Karen R. Effrem, MD - Executive Director
Jeff Solochek of the Tampa Bay Times wrote a confused and confusing column yesterday about the effects of the new testing law (HB 7069) on third grade retention, saying the following: Because the law no longer mandates retention, districts are now figuring out how to have uniform decisions throughout their elementary school systems.
Here are four pieces of evidence showing that his statement is not true: His earlier column on the subject:
This wording [The diluted Hays amendment requiring a validity study allegedly before retention] does not end or put off the retention of third graders.
The language to which he refers for the statement above that third grade retention is not ended:
1216 (c) Until such time as an independent verification of the
1217 psychometric validity of the statewide, standardized assessments
1218 first implemented in 2014-2015 is provided,for purposes of
1219 [determining - stricken] grade 3 English Language Arts student performance
1220[ retention pursuant to s. 1008.25(5) - stricken] and high school graduation
1221requirements pursuant to s. 1003.4282, student performance on
1222 the 2014-2015 statewide, standardized assessments shall be
1223 linked to the 2013-2014 student performance expectations.
Because the legislature struck the language referring to the third grade retention statute related to the validity study requirement, there is no protection for third graders being retained due to an invalid test.Additionally, the language above is only for the 2014-2015 school year. There is no language to indicate that the third grade retention policy is changed, weakened, postponed, or stopped any time beyond 2015.
Another place in the new law: 922 (b) To be promoted to grade 4, a student must score a
923 Level 2 or higher on the statewide, standardized English
924 Language Arts assessment required Read more
Bills to deal with the out of control testing system in Florida advanced in the House and Senate this week. Here is an overview:HB 7069 Unfortunately the two good amendments by Rep. Mia Jones and Rep. Evan Jenne that we discussed in our last alert were defeated along party lines on the 17th. We do thank Rep. Debbie Mayfield (Indian River) and Rep. Tom Goodson (Orange) for being the only two Republicans courageous enough to join all of the Democrats and vote for Rep. Jenne's very common-sense amendment to allow a paper and pencil option and to affirm the requirement for load testing that Commissioner Stewart so flagrantly ignored. Unfortunately, the rest succumbed to the difficult to swallow concept that paper and pencil tests would be too expensive and "blow up the budget," when the state, according to State Board of Education president Gary Chartrand, admitted during the February 18, 2014 hearing and an FSBA memo have both stated that the switch to online Common Core testing will cost Florida taxpayers $2 billion.One very important issue that we mentioned in our last alert was about reading and third grade retention. We said that HB 7069, "While attempting to streamline the issues surrounding third grade retention for reading deficiency, it actually appears to decrease flexibility for parents trying to prevent retention by limiting any "Good cause" alternatives until after the child has failed the state reading test." Although the language says that a portfolio may be started any time there is concern about a reading deficiency, parents may not be notified of such and may not be able to start a portfolio until after the child has failed the reading test at near the end of the year. In addition, the bill removes the portfolio and alternative assessment from the "good cause" list of exemptions. Now the new language states: 918 (b) In order to be promoted to grade 4, a student must919 score a Level 2 or higher on the statewide, standardized English920 Language Read more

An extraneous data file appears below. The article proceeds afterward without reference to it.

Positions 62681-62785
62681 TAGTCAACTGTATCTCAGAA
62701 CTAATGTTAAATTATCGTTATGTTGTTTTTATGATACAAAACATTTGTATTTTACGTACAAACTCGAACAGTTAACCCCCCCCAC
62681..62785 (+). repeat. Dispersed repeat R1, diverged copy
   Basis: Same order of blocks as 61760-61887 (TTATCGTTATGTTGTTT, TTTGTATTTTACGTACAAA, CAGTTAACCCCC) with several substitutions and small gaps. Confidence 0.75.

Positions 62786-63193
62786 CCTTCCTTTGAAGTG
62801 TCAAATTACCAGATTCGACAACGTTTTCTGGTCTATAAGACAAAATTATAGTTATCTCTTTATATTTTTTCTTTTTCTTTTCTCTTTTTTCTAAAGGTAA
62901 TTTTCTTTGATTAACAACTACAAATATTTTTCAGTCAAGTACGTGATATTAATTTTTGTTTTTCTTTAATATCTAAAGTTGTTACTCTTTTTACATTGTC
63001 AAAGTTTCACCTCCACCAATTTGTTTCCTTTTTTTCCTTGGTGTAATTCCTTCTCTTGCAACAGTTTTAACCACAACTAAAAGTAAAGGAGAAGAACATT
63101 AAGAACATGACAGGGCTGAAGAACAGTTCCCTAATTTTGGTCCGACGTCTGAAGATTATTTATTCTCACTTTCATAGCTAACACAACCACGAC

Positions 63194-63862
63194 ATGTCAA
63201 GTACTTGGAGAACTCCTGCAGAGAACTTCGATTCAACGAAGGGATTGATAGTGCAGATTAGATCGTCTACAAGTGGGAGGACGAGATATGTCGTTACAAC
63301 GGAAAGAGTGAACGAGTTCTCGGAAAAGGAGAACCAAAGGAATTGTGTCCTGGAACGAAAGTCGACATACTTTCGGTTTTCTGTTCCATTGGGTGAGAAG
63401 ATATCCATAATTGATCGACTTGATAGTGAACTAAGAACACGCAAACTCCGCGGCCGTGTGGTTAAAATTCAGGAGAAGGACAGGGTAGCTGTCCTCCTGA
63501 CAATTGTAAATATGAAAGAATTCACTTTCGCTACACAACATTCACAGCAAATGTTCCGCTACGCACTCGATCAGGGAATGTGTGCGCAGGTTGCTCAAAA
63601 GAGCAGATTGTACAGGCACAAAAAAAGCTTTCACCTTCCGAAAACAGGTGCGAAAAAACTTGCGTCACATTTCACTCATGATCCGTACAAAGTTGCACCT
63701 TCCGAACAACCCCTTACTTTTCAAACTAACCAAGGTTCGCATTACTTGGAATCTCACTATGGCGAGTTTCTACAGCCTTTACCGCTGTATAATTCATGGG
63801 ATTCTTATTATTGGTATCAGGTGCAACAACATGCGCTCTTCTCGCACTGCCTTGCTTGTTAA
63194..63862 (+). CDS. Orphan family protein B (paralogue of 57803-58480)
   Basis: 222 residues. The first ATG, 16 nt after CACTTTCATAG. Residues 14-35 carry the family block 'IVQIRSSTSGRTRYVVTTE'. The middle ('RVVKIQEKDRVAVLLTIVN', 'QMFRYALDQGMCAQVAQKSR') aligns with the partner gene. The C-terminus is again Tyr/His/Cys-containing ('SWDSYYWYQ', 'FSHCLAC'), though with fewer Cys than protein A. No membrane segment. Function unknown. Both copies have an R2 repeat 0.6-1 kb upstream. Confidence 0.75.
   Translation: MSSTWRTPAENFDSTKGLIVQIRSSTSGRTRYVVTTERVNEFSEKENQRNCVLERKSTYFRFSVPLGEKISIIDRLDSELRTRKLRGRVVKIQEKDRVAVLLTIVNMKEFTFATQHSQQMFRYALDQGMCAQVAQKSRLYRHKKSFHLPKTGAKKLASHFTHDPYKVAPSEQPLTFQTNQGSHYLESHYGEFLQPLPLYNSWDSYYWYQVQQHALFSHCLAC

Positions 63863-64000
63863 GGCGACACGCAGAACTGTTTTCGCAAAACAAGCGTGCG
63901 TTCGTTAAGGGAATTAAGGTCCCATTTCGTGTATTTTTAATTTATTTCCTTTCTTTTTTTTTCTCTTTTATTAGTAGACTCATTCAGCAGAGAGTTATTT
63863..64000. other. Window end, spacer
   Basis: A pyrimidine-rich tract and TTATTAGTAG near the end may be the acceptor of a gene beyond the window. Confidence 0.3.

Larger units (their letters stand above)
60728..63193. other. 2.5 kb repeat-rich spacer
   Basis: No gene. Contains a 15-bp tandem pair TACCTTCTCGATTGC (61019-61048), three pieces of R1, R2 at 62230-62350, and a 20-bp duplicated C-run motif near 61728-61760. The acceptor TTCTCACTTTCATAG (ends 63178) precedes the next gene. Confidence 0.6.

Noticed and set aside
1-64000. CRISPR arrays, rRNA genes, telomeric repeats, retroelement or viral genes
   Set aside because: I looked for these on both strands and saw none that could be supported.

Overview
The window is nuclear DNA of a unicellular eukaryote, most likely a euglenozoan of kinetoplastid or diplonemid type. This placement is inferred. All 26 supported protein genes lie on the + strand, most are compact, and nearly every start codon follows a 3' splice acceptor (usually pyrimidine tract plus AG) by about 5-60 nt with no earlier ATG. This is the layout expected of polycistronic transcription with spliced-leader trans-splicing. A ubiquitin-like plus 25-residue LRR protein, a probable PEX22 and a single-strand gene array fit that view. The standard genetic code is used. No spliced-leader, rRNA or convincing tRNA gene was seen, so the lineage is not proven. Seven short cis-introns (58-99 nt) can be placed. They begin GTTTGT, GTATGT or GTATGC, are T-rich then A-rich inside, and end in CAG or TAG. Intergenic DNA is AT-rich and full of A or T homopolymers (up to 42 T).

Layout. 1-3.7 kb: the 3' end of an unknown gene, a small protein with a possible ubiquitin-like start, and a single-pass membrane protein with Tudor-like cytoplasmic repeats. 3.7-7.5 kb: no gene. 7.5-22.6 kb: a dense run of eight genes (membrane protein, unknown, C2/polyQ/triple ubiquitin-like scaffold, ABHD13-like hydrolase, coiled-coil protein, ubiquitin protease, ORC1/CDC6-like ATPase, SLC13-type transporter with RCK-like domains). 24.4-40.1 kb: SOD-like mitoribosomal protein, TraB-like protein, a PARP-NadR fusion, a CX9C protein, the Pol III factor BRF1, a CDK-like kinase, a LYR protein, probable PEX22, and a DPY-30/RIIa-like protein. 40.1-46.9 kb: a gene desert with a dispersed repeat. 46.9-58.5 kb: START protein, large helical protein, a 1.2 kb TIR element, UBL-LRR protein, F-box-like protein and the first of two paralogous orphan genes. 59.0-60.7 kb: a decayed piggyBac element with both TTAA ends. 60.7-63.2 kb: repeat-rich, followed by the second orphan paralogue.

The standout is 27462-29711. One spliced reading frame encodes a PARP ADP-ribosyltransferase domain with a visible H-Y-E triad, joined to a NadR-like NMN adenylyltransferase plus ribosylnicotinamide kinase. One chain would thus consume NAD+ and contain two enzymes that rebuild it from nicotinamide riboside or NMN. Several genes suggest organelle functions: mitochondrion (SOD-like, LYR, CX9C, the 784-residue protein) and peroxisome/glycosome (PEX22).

The Senate Education Committee met on March 4th to discuss a proposed committee substitute for SB 616. The bill, sponsored by committee chairman John Legg, makes some good attempts to begin to deal with the testing issue, but given the severe extent of problems, needs additional protections for student and parental rights, privacy and other issues. The bill works to have a 5% cap on testing, which is a step in the right direction, but does not explain who is going to and how the time is going to be kept on different students who take different tests especially in high school. It gets rid of the 11th grade Reading/English test and keeps the 10th grade high stakes test. It allows districts to seek a waiver on school grades if they so choose for technological or financial reasons. However, if they choose that option they cannot qualify for any kind of performance bonuses even if the problems are beyond their control. The bill also decreases the percentage for which test scores are used in teacher evaluations. Several common sense amendments by Senator Bullard that would have enhanced these good first steps were rejected along party lines. One of these amendments allowed a paper/pencil alternative for testing that deals with technology issues and would have also protected students from the manipulative and data mining aspects of computerized testing. This is the same language contained in his bill SB 1450, the Senate companion to Rep. Debbie Mayfield's HB 877, analyzed here. The DOE is now saying in response to emailed inquiries that the FSA is not nor will be adaptive, meaning that the questions change based on the answers to the previous question. However, that is new news and somewhat difficult to accept and verify given AIR's development of the computer adaptive testing platform for SBAC, the other federal Common Core test; the fact that Utah's test, from which Florida is paying another $16 million dollars to lease questions, is also adaptive; and the Read more